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Crisis and Resurrection

By: Ian Lindquist
May 16, 2017

t is now a commonplace among policy experts and social scientists that our country is in crisis, one caused by the steady deterioration of cultural customs and norms that once defined American life. This crisis has divided conservatives: some hope for a return to our traditions; others embrace the new age of extreme individualism and lack of common customs.

First Things editor R.R. Reno sides with those traditionalists who believe we can return to our past by resurrecting that which made us great. But he does not believe we possess the capability of resurrection within ourselves. Rather, his new book, Resurrecting the Idea of a Christian Society, argues that we must look to something above us for direction. Modern promises of untethered freedom leave us with no guide to life beyond our own desires and powers. Our continual struggle to maximize freedom, thinks Reno, paradoxically subjects us to the worst kind of tyranny.

Reno presents a history of our current crisis, starting in the 1960s, to illustrate freedom’s descent into tyranny. As individual liberties have expanded, we've lost customs that once bound us together. Previously vibrant communities have broken down in the face of our relentless drive toward autonomous individualism. Those communities that gave us the support and love necessary for human flourishing having all but vanished, we find ourselves today in a fragmented society.

The false ideal of autonomous individualism has come to dominate realms once regulated by custom: sexuality and gender, drug use, marriage (and sex outside of marriage), contraception and abortion, and suicide and mortality. Reno wonders when people, in the name of individual rights, will begin to question whether they are bound by death. He needn’t speculate: Silicon Valley zillionaires are already treating immortality as the next problem our cleverness will solve.

While many celebrate our age of individual choice, few have noticed the effect of the massive cultural upheaval necessary to produce it. That upheaval has: left the weak in America weaker, and the poor poorer; torn the fabric of American society and nearly destroyed our solidarity; produced a massive growth in government; and left Americans scrambling for meaning in a world where our teachers and elites insist that there is no meaning beyond individual desire.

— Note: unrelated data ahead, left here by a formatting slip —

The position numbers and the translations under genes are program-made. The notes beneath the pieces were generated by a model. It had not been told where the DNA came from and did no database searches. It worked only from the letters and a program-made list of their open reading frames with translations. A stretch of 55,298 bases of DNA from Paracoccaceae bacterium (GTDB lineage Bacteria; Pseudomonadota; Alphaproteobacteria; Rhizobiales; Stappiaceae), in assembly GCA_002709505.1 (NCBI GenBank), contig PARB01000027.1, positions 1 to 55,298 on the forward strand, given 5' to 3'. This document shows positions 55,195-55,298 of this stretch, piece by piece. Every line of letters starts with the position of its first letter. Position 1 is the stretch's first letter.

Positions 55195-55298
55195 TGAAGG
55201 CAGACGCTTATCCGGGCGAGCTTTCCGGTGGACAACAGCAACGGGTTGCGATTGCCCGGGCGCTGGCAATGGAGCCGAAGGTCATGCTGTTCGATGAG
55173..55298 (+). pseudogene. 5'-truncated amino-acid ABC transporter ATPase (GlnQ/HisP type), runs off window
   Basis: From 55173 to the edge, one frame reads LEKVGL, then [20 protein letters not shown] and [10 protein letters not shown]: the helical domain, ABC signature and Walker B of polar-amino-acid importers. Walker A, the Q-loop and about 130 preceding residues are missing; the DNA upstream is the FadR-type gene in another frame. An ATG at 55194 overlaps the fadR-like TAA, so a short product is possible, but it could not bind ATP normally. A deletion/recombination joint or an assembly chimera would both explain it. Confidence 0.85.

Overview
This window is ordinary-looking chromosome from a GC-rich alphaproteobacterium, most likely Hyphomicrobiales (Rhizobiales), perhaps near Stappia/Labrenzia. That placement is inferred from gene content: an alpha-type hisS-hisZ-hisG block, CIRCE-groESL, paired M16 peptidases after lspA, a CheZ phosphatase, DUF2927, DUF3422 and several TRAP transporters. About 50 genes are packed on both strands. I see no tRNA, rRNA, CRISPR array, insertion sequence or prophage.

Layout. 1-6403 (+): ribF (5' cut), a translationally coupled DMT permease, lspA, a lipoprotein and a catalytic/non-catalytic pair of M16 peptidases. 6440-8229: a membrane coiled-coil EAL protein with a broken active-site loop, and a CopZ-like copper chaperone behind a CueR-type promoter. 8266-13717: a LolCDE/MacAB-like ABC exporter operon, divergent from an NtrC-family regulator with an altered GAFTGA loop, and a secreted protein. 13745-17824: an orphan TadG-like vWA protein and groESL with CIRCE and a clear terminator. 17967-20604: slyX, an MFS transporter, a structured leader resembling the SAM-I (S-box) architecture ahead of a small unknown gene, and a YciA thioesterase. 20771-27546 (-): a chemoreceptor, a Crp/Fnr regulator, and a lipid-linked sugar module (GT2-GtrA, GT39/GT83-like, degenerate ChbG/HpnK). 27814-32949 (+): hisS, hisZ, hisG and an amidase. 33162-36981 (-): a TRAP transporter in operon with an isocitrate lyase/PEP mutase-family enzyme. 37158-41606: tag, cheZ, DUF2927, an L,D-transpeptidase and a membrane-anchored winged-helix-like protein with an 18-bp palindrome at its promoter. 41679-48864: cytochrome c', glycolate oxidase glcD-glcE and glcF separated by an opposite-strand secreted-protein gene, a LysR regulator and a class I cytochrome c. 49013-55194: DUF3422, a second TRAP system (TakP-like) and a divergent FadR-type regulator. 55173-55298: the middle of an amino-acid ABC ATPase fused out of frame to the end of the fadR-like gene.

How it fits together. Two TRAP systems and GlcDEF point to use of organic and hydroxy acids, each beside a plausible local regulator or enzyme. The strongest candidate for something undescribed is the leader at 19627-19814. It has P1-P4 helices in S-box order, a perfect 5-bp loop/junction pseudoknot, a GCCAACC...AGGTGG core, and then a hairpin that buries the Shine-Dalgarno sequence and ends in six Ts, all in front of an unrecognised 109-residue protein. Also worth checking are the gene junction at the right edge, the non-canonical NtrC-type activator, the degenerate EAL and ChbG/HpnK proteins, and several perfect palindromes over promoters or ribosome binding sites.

To take one example, Reno cites Charles Murray’s Coming Apart (2012) regarding the fact that 85% of Americans in the top quintile of the income distribution are married. This top fifth has seen essentially no decline in marriage rates since the 1960s. But, for America’s bottom 30%, the furthering of individual autonomy has decimated marriage: less than half its members are now married.

The upper classes have undermined traditions and societal institutions while living very differently from the moral dictates they’ve offered their lower-class compatriots. They refuse to preach what they practice, in Murray’s phrase. The moral deregulation pushed by elites the past 60 years has been nothing less than class warfare against the most vulnerable.

Reno's description of this new class warfare is one of many poignant sections in Resurrecting the Idea of a Christian Society. He addresses indications of societal fracture without offering suggestions for furthering individual opportunity. Instead, he offers imperatives: defend the weak, raise up the poor, promote solidarity, limit government, seek higher things. This form of “religious” command speaks to the individual without presuming the individual and his freedom are self-sufficient.

Reno believes our “post-Protestant WASP culture is failing, that it promises freedom, but delivers tyranny.” Resurrecting does not contain specific policy proposals. Instead, Reno reminds his readers of the great good of a healthy society, offering as it does our best chance to fulfill that deepest human longing, the desire to love and be loved. He provides a vision of a coherent society that would adopt policy measures guided by Christian principles of charity and justice. Can such principles once again direct and inspire the majority of Americans? While it seems doubtful, Reno's articulation of these principles in dire times is cause for hope.